While ongoing policies geared towards improving the performance of the insurance sector in Nigeria is underway, Fatai Adegbenro, executive secretary and CEO of the Nigerian Council of Registered Insurance Brokers (NCRIB) has hinted the need for a solid synergy between the underwriters and brokers.
This, he said, will facilitate speedy progress in meeting the diverse insurance policy needs of the citizenry and in turn boost growth in the industry.
Speaking exclusively to business a.m in Lagos on Thursday, Adegbenro who agreed that the insurance industry is currently underperforming, said a solid synergy between the underwriters and brokers will foster efficient solutions and promote a rapid growth trajectory through adequate brainstorming.
“There is no way we can grow this industry if the two arms are not in agreement. We have to collaborate,” he said.
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Adding that, the brokers don’t carry risk, the insurance firms do. But, the brokers are professional intermediaries who can properly advise their clients.
“When a prospective insurance user approaches a broker with issues, tailor made policies can be created by the broker through reliable identification of such consumer’s exposure,” Adegbenro said.
Addressing the issue of lack of claims payment which deters insurance purchase, Adegbenro stressed that, people who complain of not getting their claims are people who do not have adequate or genuine insurance. He revealed that claims on insurance policies made through brokers never get turned down.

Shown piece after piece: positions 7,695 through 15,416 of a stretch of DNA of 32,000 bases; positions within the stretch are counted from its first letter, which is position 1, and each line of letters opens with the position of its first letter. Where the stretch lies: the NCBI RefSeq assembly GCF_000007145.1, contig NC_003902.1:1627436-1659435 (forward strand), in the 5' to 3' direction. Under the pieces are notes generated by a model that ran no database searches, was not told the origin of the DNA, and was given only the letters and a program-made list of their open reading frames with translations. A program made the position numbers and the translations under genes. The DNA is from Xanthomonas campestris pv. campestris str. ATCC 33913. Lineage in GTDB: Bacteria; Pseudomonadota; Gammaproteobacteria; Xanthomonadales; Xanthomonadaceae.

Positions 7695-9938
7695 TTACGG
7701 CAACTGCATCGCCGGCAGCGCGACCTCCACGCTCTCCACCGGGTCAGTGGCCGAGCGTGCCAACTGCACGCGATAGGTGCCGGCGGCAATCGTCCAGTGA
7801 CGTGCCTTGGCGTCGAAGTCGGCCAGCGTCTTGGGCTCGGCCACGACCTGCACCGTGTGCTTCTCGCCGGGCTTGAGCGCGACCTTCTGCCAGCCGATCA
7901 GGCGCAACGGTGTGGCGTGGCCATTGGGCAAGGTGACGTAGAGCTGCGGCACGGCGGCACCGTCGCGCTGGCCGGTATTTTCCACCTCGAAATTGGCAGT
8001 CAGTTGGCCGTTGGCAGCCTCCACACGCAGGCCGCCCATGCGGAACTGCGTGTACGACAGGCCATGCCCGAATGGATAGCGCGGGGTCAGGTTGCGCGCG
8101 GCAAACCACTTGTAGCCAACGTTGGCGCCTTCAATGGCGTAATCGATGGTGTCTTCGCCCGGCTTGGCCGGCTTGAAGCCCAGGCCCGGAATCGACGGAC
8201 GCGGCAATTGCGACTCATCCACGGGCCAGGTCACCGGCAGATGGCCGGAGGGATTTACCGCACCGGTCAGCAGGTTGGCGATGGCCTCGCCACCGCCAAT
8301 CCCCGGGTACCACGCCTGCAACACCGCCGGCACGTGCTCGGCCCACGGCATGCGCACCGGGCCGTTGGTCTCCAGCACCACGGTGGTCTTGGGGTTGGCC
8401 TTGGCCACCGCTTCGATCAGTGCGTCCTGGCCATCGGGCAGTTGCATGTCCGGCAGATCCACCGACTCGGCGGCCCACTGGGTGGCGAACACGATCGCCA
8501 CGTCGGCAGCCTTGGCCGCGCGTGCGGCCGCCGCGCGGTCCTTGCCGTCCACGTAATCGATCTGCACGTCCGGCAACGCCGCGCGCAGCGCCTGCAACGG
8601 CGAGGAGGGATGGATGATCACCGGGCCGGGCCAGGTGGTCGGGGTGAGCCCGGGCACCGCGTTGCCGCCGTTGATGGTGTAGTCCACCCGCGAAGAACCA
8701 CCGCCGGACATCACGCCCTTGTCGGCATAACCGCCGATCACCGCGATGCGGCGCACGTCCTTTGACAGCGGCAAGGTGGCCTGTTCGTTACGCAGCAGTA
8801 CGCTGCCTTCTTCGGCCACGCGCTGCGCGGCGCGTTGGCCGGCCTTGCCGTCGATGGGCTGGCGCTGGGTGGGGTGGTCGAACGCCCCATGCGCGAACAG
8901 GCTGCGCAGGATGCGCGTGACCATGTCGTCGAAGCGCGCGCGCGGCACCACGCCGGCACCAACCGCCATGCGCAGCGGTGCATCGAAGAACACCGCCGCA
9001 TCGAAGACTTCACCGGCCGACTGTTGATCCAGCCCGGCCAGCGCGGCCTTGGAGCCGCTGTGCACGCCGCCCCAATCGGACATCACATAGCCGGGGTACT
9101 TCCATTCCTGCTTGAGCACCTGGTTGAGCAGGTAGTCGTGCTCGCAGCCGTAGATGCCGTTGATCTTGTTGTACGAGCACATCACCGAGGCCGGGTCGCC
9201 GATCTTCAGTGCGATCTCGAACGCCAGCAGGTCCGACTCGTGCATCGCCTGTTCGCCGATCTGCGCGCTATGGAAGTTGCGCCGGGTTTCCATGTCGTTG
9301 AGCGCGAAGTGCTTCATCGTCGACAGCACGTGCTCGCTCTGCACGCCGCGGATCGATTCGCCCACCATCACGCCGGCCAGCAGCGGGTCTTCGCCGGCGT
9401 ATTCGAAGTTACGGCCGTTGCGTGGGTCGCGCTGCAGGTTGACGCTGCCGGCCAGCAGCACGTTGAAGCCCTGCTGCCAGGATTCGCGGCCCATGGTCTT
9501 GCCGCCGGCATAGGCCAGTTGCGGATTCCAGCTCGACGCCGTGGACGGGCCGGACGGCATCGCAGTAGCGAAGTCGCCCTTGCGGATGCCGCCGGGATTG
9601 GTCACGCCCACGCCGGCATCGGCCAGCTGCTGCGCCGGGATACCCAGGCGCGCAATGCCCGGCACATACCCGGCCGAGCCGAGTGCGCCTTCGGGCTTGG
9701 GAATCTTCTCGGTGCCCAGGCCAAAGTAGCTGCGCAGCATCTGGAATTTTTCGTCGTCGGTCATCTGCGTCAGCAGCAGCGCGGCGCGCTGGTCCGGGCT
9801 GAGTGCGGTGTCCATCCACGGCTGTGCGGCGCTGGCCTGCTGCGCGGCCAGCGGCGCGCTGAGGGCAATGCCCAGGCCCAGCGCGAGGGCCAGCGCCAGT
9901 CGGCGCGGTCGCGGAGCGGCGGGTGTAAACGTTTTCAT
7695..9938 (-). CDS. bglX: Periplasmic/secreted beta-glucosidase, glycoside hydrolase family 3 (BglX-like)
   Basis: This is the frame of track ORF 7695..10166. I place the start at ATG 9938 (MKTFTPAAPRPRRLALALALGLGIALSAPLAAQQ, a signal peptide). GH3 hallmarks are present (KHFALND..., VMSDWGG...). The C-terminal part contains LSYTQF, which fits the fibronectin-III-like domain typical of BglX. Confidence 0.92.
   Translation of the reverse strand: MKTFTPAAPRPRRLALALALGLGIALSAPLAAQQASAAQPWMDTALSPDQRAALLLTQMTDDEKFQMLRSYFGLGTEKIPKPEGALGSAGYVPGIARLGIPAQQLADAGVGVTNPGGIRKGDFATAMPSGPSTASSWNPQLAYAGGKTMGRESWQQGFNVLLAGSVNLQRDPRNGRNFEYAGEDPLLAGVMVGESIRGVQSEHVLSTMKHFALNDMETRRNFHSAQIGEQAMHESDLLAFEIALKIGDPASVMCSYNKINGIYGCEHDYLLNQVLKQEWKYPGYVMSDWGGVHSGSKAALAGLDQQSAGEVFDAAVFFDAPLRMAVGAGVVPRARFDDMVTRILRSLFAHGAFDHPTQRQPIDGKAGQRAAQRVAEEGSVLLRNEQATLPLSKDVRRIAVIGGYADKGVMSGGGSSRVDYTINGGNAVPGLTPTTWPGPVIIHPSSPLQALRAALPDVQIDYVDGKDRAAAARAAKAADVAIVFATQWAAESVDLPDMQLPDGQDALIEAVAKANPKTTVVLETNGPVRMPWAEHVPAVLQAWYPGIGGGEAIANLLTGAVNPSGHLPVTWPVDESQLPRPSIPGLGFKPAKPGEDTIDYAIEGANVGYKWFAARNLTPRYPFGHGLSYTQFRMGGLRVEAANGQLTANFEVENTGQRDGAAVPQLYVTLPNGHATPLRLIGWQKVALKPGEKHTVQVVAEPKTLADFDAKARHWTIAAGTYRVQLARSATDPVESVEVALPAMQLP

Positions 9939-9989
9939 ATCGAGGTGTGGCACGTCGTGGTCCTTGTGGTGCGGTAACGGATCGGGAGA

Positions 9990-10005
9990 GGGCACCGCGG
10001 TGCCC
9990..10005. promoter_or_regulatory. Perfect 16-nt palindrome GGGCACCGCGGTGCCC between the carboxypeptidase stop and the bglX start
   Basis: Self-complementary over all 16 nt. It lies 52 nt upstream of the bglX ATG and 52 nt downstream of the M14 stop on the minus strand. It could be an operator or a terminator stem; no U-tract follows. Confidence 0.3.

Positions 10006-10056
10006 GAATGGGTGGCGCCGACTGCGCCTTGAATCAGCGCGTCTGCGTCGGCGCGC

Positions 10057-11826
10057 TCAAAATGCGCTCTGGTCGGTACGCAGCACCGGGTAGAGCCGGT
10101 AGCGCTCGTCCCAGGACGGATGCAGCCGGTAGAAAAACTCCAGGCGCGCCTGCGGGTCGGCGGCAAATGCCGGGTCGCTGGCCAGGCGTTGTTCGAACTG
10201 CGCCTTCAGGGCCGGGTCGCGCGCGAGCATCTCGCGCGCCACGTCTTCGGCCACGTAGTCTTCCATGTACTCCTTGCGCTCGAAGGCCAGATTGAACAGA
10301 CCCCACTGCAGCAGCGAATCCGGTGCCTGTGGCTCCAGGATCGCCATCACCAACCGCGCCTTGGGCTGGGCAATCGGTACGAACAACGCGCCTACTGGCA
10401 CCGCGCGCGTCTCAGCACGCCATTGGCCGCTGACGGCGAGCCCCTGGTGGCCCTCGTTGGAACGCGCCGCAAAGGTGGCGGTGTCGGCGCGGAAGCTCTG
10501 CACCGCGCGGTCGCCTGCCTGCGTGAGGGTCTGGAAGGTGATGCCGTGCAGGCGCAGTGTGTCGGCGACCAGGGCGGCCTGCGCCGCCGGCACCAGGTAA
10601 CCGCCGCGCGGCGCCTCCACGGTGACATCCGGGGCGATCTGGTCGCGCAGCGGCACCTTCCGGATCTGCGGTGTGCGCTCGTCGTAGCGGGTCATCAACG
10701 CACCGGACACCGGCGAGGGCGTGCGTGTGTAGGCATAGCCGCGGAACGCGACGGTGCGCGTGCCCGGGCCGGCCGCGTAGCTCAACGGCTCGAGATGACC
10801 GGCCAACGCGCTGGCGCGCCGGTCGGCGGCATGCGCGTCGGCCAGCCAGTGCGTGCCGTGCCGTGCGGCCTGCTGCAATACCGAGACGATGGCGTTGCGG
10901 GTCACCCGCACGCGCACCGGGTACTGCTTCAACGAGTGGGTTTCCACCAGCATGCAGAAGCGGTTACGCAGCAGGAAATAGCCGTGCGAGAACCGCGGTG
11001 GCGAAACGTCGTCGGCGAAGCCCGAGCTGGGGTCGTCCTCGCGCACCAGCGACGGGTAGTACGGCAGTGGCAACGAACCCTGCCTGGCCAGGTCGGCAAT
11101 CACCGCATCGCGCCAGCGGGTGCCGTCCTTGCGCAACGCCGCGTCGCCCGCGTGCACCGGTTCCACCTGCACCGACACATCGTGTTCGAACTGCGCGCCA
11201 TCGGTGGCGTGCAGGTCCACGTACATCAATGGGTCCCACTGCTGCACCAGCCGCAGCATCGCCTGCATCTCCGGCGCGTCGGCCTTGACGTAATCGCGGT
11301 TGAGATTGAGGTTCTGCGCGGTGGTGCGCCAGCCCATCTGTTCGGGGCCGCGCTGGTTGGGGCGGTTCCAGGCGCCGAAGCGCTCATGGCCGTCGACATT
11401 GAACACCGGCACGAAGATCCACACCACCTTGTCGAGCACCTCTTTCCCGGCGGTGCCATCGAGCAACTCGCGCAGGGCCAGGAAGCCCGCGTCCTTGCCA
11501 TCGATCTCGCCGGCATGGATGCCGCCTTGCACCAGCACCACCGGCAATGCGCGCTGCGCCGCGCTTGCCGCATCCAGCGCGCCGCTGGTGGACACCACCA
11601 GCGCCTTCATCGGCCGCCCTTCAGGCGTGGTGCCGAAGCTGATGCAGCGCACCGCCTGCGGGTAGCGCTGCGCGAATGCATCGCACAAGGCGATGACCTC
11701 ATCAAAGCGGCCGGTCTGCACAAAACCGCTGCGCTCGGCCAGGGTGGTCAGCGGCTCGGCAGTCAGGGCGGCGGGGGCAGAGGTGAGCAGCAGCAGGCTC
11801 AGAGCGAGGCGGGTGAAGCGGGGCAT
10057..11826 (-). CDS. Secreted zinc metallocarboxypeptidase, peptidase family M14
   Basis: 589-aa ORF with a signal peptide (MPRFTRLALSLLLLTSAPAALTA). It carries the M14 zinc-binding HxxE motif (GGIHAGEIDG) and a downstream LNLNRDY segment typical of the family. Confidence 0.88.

“If you want to enjoy the benefits of insurance make use of registered insurance brokers, that way, they can advise you on your insurance needs, guide you and get better terms for you,” he advised.
He said it costs nothing to engage brokers as the cost of using brokers are already embedded in premiums of all insurance covers.
Arguing against the notion that poverty deters the demand for insurance, the NCRIB chief explained that poverty rate is relative and that a vast majority of low/mid-income earners can afford insurance in Nigeria. Rather, a vast knowledge gap and misplaced priorities are the challenges preventing the rapid growth of the industry, he said.
He however noted that the insurance industry has identified this gap and it is working seriously on closing the gap, through several awareness campaigns.
EFINA Nigeria in a recent survey confirmed that lack of awareness remains a huge constraint affecting the uptake of insurance as 77.2 percent of Nigerians are not aware of insurance.
The organisation’s survey noted that while uptake is currently low, 31.2 million adults will be interested in using microinsurance, thus presenting a significant opportunity for brokers, underwriters and other insurance operators to further drive growth.